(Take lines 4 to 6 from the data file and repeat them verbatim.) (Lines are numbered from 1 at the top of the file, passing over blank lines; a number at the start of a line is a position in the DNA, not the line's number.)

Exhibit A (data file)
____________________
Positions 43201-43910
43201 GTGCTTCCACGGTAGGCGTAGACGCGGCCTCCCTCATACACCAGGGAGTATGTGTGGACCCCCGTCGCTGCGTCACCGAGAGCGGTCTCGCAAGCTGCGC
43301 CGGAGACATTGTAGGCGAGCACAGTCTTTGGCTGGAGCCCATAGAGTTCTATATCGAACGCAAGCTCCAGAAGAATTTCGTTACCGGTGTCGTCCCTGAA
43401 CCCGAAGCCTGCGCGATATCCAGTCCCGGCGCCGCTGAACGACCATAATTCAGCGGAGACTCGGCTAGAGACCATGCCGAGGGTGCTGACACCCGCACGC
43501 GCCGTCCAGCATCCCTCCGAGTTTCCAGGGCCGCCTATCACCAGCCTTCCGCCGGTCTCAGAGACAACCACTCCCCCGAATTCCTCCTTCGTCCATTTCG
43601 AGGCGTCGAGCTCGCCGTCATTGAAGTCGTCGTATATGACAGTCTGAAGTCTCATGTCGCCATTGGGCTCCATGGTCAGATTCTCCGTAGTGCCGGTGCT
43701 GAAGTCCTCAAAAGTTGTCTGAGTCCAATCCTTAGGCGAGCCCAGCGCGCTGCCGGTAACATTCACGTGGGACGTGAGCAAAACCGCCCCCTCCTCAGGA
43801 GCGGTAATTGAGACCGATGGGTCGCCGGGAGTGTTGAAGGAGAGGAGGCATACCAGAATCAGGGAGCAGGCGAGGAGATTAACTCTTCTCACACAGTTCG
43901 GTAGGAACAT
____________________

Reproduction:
43401 CCCGAAGCCTGCGCGATATCCAGTCCCGGCGCCGCTGAACGACCATAATTCAGCGGAGACTCGGCTAGAGACCATGCCGAGGGTGCTGACACCCGCACGC
43501 GCCGTCCAGCATCCCTCCGAGTTTCCAGGGCCGCCTATCACCAGCCTTCCGCCGGTCTCAGAGACAACCACTCCCCCGAATTCCTCCTTCGTCCATTTCG
43601 AGGCGTCGAGCTCGCCGTCATTGAAGTCGTCGTATATGACAGTCTGAAGTCTCATGTCGCCATTGGGCTCCATGGTCAGATTCTCCGTAGTGCCGGTGCT